As a criminal defense law firm, our goal is to keep as many of our clients out of jail as possible. And once out of jail, out of the criminal justice system, we go on to help our clients with felony expungements. Jail overcrowding is becoming an ever increasing humanitarian crisis that must be addressed. Below is a video from a news report in May of 2016:

May 2016 News Report



Right now Indiana has a serious jail overcrowding problem, how are we overcoming this problem? There are a number of creative solutions to solve the problem of jail overcrowding that the state is currently experiencing. Here is a great article from WTHR.com that discusses the current Indiana jail overcrowding problem. Enjoy.

Indiana criminal justice leaders looking to curb jail overcrowding…

More than a dozen criminal justice leaders from across Indiana are looking into how to solve the state’s jail overcrowding problem. According to the Indiana Criminal Justice Institute, 77 percent of Indiana jails are either overcrowded or at capacity. The 13-member Jail Overcrowding Task Force has been meeting since July to discuss the reasons behind it and possible solutions. They’re also studying how to keep people from returning to jail by offering mental health and drug treatment services and educational programs.

How bad is the jail overcrowding?marion county jail

Ideally, Sheriff Brett Clark says there would be 200 inmates behind bars in the Hendricks County Jail. On Thursday, there were 303. “When we get into the range of 300 people, we can do it, but it puts our staff and inmates at greater risk,” said Clark. “It’s not a comfortable situation to be in, but it’s one that we’re having to deal with every day.”

“You see a spike in violence, too many prisoners in too small a space. (It’s) very difficult to supervise,” said Ken Falk, legal director of the American Civil Liberties Union of Indiana. Falk said the ACLU has filed lawsuits against several county jails over the last decade due to overcrowding. (Hendricks County was not one of them.) Falk said the issue doesn’t just pose a safety risk. He said it has also caused problems with food delivery and medical care. “Jails need attention,” he said. “We can’t sweep the problem under the rug any longer.”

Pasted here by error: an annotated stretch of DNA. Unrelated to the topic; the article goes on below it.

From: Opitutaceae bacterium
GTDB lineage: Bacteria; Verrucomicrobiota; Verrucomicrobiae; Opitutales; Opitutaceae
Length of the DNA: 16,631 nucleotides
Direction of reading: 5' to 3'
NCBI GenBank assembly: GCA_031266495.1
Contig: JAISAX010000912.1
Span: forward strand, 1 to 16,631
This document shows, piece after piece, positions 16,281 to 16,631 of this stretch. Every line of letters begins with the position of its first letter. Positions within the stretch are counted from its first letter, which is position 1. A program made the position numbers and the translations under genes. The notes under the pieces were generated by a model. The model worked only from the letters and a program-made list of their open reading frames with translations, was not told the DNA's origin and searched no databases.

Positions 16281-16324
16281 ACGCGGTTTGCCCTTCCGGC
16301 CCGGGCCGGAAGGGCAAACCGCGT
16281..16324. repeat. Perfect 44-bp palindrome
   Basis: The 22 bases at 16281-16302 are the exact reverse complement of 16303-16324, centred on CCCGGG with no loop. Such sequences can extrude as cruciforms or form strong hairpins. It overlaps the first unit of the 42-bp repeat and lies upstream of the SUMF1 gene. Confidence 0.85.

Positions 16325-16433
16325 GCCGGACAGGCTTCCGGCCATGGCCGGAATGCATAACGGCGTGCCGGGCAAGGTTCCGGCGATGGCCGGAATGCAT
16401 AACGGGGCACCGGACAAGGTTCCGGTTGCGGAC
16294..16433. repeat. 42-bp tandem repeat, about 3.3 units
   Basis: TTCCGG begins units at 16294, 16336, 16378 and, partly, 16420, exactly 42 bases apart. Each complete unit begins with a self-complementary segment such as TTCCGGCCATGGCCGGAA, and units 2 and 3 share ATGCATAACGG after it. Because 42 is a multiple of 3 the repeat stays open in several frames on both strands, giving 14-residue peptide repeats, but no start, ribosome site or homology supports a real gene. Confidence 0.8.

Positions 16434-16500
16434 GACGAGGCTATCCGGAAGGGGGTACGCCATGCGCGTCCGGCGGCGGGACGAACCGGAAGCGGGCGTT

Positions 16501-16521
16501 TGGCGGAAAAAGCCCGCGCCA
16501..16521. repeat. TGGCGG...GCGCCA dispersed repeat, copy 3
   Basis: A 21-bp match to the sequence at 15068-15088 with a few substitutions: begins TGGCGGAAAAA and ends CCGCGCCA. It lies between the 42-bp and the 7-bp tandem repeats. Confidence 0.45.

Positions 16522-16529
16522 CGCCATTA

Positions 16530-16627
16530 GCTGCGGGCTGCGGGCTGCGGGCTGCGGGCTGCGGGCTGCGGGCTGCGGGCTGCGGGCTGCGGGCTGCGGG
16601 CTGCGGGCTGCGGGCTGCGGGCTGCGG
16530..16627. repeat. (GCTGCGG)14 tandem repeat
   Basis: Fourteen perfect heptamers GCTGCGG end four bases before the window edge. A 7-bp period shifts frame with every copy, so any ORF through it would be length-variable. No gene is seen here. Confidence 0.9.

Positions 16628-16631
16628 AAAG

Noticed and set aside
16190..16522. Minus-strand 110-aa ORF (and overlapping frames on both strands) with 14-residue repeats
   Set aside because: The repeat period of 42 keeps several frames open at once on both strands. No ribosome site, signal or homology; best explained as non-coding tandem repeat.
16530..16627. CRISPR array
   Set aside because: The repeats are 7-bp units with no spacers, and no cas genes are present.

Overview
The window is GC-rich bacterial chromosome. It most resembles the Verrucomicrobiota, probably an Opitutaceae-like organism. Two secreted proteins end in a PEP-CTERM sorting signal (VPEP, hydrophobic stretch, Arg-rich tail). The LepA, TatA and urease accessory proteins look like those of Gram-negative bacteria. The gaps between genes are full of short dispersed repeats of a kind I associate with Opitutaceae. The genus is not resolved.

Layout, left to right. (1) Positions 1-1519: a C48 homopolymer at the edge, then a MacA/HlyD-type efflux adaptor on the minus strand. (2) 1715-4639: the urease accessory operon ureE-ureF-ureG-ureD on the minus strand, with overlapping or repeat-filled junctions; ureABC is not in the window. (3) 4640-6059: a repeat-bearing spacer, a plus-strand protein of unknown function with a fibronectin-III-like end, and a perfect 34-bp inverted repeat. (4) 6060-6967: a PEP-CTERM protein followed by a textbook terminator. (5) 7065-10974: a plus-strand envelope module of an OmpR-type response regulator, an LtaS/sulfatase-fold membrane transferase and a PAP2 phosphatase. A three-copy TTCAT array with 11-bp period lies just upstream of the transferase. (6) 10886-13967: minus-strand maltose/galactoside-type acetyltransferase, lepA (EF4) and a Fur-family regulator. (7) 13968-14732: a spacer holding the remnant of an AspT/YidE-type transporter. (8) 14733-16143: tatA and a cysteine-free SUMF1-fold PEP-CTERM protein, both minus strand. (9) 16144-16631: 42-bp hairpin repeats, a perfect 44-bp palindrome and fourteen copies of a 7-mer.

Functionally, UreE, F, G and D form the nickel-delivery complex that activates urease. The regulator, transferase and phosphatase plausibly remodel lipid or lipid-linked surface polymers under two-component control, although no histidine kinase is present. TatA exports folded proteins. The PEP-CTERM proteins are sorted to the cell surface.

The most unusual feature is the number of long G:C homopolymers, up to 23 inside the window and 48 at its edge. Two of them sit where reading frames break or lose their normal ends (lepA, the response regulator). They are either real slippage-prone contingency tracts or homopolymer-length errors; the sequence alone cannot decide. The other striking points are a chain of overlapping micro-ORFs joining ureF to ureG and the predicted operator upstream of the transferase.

How did we get here?

Falk said legislative reforms a few years ago sent low-level offenders to county jails instead of state prisons, which had a cascading effect on the local jail population. Others point to drugs and mental health issues that result in a revolving door for some inmates.

Finding Solutions to the Jail Overcrowding Problem

Clark is one of men and women on Indiana’s Jail Overcrowding Task Force. He said he’s thankful the state is working collaboratively toward solutions. “Because every bit of this has a very expensive impact both short and long-term when you think about the issues that we’re facing,” the sheriff said.

The task force has held public hearings across Indiana since September. During those public hearings, task force members have discussed problems, ideas, and potential solutions.

“There’s a big push, even nationwide, to work on the ability of law enforcement and (the) judicial system to divert persons who really don’t need to be served by a jail environment,” said Clark. “Where they may be better able to solve their problems that would prevent them from committing new crimes.” Read more here.